My background is in Environmental science (B.Sc. Lund University) and Agricultural science (M.Sc. Swedish University of Agricultural Sciences, Alnarp). I joined LUCSUS and LUCID as a PhD candidate in Sustainability Science in October 2013.
I have long been interested in the intersection of sustainability, agriculture and development. When a majority of the population derive much of their livelihoods from farming, like in Uganda where my PhD research is situated, these three issues cannot be separated. The Ugandan government has shown a renewed interest in the agricultural sector as a key area for achieving broad based development. Through modernization of agriculture, the argument goes, productivity can be increased, and the rural population can be lifted out of poverty and leave farming for other sectors. But in many parts of the world, the modernization process has resulted in farming systems increasingly understood as deeply unsustainable. The socio-economic impacts are also highly questionable, especially when the proposed means of raising productivity exclude the poor and other sources of income are scarce. So while there are still strong arguments for seeking agricultural change, there is a need for rethinking agricultural modernization.
In recent years, a growing number of voices in academia, international development, and social movements have been saying that agroecology has the potential to “feed the world” sustainably and equitably. What are the prospects for doing so in Uganda? Who is calling for it, how do they implement it, and what stands in the way of broader institutional support? These are the questions that drive my research, and I try to address them primarily by analyzing the activities, claims and experiences of civil society organizations working either with smallholder farmers or with political advocacy, or both. My thesis will elaborate on the meaning, merits and drawbacks of agroecology as a development approach for smallholder farmers, the structural barriers existing in the Ugandan context, and how those barriers might be overcome - focusing especially on the role of (often donor dependent) civil society actors as agents of change. Theoretically, I draw primarily on political ecology, literature on socio-technical transitions, and theories on civil society.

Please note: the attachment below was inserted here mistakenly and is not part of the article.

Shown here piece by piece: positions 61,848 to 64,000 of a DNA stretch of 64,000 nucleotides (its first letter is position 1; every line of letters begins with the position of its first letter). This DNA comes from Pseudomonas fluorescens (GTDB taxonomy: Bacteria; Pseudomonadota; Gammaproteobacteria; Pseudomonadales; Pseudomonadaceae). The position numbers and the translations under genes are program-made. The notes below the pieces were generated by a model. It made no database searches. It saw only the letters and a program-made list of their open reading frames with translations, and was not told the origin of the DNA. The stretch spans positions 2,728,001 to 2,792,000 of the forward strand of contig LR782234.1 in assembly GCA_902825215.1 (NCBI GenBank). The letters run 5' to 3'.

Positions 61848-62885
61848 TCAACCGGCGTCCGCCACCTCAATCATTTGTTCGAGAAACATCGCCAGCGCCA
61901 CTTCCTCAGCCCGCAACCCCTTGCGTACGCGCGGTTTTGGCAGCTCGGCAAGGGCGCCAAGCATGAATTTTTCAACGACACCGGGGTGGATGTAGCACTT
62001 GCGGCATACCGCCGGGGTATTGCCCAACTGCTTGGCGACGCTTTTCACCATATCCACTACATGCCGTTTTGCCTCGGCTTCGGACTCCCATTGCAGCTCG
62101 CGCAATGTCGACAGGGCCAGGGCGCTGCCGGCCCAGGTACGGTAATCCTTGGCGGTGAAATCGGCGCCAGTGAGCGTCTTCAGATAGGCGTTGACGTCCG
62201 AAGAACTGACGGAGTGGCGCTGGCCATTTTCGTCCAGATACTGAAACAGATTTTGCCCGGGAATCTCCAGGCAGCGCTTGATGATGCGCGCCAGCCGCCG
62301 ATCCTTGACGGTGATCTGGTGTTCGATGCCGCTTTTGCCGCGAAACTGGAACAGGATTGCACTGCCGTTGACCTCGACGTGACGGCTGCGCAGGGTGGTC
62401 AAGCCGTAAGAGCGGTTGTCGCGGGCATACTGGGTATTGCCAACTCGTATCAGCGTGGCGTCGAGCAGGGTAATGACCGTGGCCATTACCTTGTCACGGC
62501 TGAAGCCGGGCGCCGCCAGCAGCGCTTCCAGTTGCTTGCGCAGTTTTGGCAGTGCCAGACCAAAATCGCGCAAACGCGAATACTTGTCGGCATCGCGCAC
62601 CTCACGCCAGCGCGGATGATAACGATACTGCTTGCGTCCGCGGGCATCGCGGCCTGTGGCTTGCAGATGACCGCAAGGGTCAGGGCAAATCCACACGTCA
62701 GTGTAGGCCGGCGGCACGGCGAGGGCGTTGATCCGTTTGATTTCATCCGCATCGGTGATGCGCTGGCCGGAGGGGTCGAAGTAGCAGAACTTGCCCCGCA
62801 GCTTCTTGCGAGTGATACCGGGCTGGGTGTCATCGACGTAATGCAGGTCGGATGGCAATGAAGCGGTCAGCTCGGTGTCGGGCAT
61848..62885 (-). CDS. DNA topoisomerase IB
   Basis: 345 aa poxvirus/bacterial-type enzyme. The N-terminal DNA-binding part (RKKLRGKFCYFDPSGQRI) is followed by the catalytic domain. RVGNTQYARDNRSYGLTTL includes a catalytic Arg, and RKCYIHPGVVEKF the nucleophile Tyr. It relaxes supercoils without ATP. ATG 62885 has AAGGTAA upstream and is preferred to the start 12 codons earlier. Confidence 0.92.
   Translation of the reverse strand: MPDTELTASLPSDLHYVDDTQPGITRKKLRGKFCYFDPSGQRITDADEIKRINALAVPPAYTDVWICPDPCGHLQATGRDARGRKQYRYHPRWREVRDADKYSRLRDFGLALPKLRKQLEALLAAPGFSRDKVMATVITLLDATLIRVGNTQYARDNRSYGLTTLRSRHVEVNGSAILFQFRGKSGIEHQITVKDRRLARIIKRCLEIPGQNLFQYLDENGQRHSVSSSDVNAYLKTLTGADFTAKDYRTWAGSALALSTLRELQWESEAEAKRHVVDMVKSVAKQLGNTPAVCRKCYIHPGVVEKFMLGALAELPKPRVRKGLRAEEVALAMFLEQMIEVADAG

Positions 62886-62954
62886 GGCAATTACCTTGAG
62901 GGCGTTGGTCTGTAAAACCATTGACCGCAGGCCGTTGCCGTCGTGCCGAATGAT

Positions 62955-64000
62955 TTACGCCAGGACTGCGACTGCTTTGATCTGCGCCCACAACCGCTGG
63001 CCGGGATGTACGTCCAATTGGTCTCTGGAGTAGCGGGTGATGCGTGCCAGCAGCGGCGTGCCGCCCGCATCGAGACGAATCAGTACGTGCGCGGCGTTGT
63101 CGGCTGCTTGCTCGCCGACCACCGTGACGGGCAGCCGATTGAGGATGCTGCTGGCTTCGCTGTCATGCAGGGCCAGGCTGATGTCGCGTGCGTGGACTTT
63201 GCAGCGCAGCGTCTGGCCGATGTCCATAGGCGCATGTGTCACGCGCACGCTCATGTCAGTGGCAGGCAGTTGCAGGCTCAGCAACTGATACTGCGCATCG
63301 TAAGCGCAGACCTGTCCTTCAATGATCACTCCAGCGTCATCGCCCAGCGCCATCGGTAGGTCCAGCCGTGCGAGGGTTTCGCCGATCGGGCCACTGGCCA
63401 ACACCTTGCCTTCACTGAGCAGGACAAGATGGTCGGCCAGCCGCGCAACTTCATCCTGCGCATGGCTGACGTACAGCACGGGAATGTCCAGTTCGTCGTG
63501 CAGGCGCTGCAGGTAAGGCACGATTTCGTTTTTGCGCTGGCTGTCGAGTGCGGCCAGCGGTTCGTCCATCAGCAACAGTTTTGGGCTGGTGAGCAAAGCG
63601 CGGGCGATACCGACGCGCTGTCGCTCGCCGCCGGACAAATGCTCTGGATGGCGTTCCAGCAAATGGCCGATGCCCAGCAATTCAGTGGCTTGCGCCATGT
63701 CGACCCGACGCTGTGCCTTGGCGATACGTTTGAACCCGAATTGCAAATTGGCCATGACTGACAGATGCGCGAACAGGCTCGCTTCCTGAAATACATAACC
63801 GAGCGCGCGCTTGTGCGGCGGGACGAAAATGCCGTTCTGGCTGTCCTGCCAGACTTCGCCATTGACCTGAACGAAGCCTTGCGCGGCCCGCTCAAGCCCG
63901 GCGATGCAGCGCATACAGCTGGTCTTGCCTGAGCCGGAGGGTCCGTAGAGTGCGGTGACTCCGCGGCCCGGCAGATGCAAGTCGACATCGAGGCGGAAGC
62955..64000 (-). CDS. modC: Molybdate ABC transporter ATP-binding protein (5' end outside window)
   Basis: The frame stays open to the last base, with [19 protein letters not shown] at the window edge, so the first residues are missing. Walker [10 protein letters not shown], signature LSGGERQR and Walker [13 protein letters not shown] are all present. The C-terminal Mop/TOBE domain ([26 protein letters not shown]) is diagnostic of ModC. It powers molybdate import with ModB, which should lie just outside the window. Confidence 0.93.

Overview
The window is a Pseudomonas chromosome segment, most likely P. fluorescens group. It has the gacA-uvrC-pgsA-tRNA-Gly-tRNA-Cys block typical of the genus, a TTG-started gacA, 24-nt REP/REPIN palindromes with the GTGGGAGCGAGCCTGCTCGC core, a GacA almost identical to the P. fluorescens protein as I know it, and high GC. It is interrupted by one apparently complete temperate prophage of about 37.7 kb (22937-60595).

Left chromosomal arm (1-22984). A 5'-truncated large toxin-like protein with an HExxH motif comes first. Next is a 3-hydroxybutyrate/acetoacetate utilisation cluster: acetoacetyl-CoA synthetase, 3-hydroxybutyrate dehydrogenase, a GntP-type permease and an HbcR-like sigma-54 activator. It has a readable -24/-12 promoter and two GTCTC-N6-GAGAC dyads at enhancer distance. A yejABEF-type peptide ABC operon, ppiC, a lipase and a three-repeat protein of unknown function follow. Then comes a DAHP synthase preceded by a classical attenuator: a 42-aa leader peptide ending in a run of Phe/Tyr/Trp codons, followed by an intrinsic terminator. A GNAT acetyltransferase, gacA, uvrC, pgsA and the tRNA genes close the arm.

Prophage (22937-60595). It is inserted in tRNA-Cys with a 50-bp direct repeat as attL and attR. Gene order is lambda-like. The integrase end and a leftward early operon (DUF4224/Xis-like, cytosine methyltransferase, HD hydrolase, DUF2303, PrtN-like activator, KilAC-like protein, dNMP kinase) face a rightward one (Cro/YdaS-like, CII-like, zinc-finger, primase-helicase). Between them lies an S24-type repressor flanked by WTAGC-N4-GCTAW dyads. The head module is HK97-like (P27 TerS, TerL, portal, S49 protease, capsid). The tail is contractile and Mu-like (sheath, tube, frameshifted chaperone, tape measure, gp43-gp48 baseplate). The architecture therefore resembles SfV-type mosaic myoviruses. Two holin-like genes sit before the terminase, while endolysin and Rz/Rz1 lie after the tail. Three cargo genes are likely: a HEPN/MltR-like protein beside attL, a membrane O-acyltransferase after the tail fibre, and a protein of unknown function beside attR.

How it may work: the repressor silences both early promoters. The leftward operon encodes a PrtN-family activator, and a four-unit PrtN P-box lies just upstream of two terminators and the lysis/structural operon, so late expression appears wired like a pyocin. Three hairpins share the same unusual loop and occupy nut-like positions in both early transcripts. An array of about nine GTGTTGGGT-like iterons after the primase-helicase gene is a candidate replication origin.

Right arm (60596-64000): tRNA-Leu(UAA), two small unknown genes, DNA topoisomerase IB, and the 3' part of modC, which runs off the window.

I am involved in various LUMES courses, particularly Economy & Sustainability and Urban & Rural Systems. I also supervise LUMES students in thesis writing, have been engaged in the 'Social Science Labs' that runs throughout the first year of LUMES, and coordinate the course 'Sustainability Studies: Concepts, Challenges and Approaches' that LUCSUS offers to exchange students. In the past, I have taught in the Agroecology master's program at SLU Alnarp.
Retrieved from Lund University's publications database
- Agroecology to Promote Just Sustainability Transitions: : Analysis of a Civil Society Network in the Rwenzori Region, Western Uganda
- Local perceptions of land-use change : Using participatory art to reveal direct and indirect socioenvironmental effects of land acquisitions in Kilombero Valley, Tanzania
- Pluralism in Search of Sustainability: Ethics, Knowledge and Methdology in Sustainability Science
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